“The full-scale figures relay the absence created by the events that happened long ago in a situation we have a hard time imagining today,” he says.
Shaw’s design, Writing a Wrong, was sent to the Atlantic City Boardwalk Holocaust Memorial sponsors, where it was judged by a panel that included two of architecture’s über lords, Richard Meier and Daniel Liebeskind. Shaw’s memorial was a finalist from a field of 715 entries. The two minimalists and the other jurors preferred a submission that looked like the boardwalk had frozen and broke into shards that piled on top of each other. The memorial has yet to be built.
While Shaw’s didn’t win, Writing a Wrong received a great deal of positive notice, opened doors to other projects and, more importantly, reminded him of the architecture projects he liked best — the ones that directly connected with people.
He’d been working macro, and the return was in the micro. He had discovered during his last years as a graduate student at Texas Tech, when he’d been working summers for HKS, that he had become very removed from the end user. Then a graduate program came along that paired him with organizations in West Texas that had projects funded by economic development grants.
“Some old people in Littlefield wanted a dance hall downtown; a lady in Lubbock wanted to start a zoo; someone else wanted migrant worker housing. One of the most well-received projects was a juvenile justice center in Floydada,” Shaw says. “All these got to the meat of what design and architecture is — doing something that connects with people.”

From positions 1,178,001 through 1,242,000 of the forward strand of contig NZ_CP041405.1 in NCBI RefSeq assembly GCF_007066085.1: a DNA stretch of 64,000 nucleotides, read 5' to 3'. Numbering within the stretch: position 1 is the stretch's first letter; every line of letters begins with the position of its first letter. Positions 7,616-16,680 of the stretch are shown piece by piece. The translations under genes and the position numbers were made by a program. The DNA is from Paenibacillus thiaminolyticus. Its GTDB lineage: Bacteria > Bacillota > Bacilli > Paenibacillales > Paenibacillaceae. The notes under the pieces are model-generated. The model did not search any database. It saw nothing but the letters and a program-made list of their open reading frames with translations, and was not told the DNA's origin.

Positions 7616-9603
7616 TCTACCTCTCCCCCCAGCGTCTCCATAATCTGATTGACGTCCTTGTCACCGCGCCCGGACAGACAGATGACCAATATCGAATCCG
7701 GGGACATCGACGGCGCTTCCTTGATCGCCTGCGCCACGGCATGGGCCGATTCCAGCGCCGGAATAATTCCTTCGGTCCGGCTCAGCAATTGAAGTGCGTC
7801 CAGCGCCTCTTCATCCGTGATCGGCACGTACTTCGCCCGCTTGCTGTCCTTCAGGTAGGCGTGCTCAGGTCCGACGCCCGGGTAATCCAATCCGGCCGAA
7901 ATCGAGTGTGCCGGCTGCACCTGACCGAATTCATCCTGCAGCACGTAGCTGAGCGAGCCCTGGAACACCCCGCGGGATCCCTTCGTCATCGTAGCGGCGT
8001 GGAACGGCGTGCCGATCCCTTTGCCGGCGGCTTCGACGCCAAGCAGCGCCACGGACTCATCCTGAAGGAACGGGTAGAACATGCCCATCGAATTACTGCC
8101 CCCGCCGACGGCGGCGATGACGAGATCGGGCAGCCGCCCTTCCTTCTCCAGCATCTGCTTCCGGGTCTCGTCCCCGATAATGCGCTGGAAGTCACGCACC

The memorial project and the positive reaction to it propelled him out of the secure corporate environment, and even though 2010 was not a good year to financially light out on his own, he did.
“In retrospect it wasn’t the smartest time to leave,” he says, “but I felt I needed to get out. A second child was on the way and I couldn’t see myself doing production work forever.”
Commissions began to trickle in. A Louis Vuitton store for The Woodlands was designed, then the Fort Worth-based shopping center never happened. A paintball building was designed and it did get built, garnering one of the recent awards.
And in between these projects Shaw sought out more competition work
He designed temporary housing for disaster victims, Lift:Home. The houses are preassembled modules that will fit on a truck bed. There are two exterior modules and an interior one that contains all the interior partitions, ceilings, lights and fixtures. The modules are trucked flat to the site and a crane unloads them. The the roof is pulled up and the walls are snapped in place. Voilá, instant house. The result is a very elegant option to the reviled FEMA trailers.
Shortly after completing the Holocaust project, Shaw was chosen to design a Fort Worth Public Art project. This has the same sort of human connectedness as the Holocaust project. An empty block within the Fairmount Historic District was in need of attention. The six houses that had once been there had been demolished in the early 1990s. All that was left were vestiges of their foundations.
Shaw decided to accentuate that ghostly remainder, and proposed recreating the front steps, turning them into long picnic tables and using them to surround a newly planted tree. The tables, shaded by the trees, would be nice gathering spots for the neighbors. Memory: Fairmount Park is under construction in the 1500 block of Fifth Avenue and should be finished in the coming weeks.